The Promise of Sublime Words by Ewa Doroszenko
"My work employs both digital operations as well as analog photographic processes. The final images are digital, but I think both processes are very similar. For example, preparing collages is very similar to shooting and selecting what to keep within the frame."
We spoke to Polish visual artist Ewa Doroszenko about her work The Promise of Sublime Words. A mixed media series creating a discursive between different artistic practices. Her work explores the role of digital media in traditional art practice and how it applies to our current era. It's a series deconstructing the modern image and it's role in art.
Tell us more about you and your artwork.
I am a visual artist based in Warsaw, Poland. My main interests focus on painting, installation and photography – in particular, the intersection area between these practices. My artistic research addresses questions of future technology in tune with digital aesthetics and the traditional fine arts. My website: www.ewa-doroszenko.com
How did you plan for this project? What was your creative process?
“The Promise of Sublime Worlds” started during the course of my doctoral studies, when I was preparing for the final exam in art history. During my research about the ancient statues I discovered many old books with popular sculptures from Antique to Classicism. To spice the process of spaced repetition, I began preparing photographs connected with discussed topics.
My work employs both digital operations as well as analog photographic processes. The final images are digital, but I think both processes are very similar. For example, preparing collages is very similar to shooting and selecting what to keep within the frame. The act of photography is so much about what to include and what to crop out when looking, to determine precisely what we want to show to others. I try to examine ways of deconstructing the digital pieces, I like aesthetic of glitches, textures, damaged photographs and defects in the virtual world.
What work inspires or has inspired you?
Currently, my influences vary widely and a lot of it falls outside of visual arts. I tend to research a lot psychology and that has become important in my making. Also, I have a lot of influences in the world of literature. My top list of authors might include Stanisław Lem, Michel Houellebecq, Margaret Atwood and even Henry David Thoreau.
Are there any artistic movements you enjoy in particular and why?
My biggest and sort of constant influence has to be Kurt Schwitters, who invented the concept of Merz – 'the combination, for artistic purposes of all conceivable materials'. Schwitters was obsessed by the idea of creating a type of an art that embraced all forms of expression, and this idea is very close to me. There are many other artists that have influenced me in some way, including Katarzyna Kobro, Wojciech Fangor, Edward Krasiński.
Do you have any opinions or ideals underlying your art?
As many artists, nowadays I am inspired by the liquid culture of the Web. My practice is concerned with the process of making a way to connect with the world in a digital age. I am struck by the idea of representation in the Internet world. I think about the reconstruction of memory in virtual worlds and the rebuilding of ideas from the virtual world into physical painting. I would like my work to move smoothly between the screen and real space.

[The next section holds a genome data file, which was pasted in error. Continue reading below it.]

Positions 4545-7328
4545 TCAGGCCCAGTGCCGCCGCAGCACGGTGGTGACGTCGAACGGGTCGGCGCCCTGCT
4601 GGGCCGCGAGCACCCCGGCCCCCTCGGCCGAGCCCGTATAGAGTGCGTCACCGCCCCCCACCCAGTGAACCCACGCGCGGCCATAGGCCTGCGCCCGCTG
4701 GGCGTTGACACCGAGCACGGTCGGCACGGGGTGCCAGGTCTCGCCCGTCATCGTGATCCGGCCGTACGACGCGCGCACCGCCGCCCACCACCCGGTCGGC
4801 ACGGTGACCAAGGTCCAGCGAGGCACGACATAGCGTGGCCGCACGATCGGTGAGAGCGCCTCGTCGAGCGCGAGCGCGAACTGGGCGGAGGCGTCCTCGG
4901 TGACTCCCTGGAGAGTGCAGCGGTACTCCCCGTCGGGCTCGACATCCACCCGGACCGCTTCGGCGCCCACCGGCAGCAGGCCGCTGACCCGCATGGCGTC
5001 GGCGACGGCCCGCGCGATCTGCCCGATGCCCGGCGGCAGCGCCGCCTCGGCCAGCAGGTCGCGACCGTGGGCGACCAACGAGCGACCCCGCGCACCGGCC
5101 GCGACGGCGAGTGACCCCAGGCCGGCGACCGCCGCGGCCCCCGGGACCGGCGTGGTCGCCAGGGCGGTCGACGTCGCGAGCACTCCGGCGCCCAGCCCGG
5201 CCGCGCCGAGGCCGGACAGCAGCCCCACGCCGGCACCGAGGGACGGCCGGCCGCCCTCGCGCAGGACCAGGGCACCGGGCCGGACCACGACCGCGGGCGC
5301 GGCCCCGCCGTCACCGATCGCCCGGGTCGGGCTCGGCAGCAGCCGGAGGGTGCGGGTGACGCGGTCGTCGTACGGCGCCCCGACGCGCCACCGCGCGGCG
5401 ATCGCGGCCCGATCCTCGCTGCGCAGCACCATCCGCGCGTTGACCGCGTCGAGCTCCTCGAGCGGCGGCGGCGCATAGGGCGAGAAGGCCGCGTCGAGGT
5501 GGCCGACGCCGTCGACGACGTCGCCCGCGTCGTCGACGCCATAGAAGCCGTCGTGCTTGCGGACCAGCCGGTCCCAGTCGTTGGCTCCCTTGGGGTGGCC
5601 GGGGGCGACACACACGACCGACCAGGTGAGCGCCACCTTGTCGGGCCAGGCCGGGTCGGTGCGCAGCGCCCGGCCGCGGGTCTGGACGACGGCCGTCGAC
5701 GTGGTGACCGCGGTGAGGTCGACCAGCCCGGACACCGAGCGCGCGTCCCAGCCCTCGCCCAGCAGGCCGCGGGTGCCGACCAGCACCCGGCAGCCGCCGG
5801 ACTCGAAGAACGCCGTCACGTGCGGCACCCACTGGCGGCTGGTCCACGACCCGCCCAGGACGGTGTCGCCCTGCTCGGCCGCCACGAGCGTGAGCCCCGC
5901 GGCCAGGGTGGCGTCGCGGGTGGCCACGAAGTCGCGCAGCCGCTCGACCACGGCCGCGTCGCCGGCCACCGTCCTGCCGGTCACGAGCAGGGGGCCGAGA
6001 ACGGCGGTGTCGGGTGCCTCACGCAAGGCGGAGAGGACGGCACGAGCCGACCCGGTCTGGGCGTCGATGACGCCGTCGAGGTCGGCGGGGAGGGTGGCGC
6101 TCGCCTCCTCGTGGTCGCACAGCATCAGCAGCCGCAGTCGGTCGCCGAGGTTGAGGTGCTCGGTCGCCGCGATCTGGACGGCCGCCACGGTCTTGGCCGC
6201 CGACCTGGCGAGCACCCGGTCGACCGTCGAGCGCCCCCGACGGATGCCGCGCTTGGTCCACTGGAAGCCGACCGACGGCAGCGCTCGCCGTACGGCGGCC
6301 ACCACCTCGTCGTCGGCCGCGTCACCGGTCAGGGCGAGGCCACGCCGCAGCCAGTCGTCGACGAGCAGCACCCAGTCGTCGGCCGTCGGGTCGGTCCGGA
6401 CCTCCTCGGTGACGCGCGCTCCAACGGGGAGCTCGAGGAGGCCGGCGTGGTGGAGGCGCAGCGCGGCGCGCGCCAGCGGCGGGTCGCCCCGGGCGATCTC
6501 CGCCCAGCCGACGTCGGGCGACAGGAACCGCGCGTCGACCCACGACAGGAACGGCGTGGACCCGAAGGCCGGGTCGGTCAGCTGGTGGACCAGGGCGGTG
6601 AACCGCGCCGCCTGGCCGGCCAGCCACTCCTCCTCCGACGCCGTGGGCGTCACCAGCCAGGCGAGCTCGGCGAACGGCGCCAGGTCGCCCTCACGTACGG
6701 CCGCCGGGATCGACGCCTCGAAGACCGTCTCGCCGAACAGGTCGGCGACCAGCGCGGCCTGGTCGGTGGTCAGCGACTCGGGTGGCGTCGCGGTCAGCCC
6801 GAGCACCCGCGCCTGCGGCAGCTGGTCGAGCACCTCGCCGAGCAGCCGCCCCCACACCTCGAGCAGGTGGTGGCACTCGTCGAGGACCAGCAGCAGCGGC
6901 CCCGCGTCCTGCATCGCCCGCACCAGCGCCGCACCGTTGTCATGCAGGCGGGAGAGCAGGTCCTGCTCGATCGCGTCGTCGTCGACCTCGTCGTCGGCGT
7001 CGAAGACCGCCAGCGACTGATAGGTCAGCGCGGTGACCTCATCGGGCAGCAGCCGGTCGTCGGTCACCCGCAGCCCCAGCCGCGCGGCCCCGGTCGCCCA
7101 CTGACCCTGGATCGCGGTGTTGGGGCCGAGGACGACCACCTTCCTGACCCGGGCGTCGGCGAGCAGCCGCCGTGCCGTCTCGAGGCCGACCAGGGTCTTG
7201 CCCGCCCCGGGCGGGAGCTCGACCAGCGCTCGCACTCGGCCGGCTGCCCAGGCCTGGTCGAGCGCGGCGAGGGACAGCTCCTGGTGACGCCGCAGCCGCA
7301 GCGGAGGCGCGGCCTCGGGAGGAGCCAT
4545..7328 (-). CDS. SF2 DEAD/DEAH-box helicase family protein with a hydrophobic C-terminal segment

Tell us more about the theory behind The Promise of Sublime Words. You’ve mentioned this body of work aims to distort classical Greek sculpture - a period in art where the human body and pose was explored as perfect form. Can you elaborate on the ideas behind this work?
I tried to confront myself with photographic reproductions of varying quality and scale. My aim was to show my favorite statues as objects, which arouse ambiguous associations. I tried to distort the usual view of sculptures and finally destabilize a natural sense of order. I have employed many methods of image making: taking photographs of textbook illustrations, printing the photographs, physically manipulating the prints, placing them in a tableau, taking photographs of the scene, and then digitally manipulating those photos.
Any words for aspiring photographers?
I strongly recommend artist residencies. Many art centers and organizations offer time and space in a contemplative environment to think, create, and, what is the most important, to connect. I believe that projects based on collaboration are more inspiring than an individual action. For me the residence periods in Spain, Austria, Italy, Norway and Greece were very inspiring and influential and they generated enough energy for months.
Is there anything you’re currently working on?
My work with “The Promise of Sublime Words” is not finished. As I go forward I intend to continue work on the series.
Very often I work together with my husband, who is also an artist, a fantastic artist, I have to admit. Jacek Doroszenko is active in the area of sound and visual arts. This year we had a really great duo show - “Residents” as part of Warsaw Gallery Weekend 2017 at Propaganda Gallery in Warsaw. The show consisted of videos, graphic prints and sound installations in which audible and visible spheres interacted with each other.
Moreover, I am happy to inform, that now we are preparing next exhibition - “Polyphonic Body” at Kolonia Artystow in Gdansk, Poland.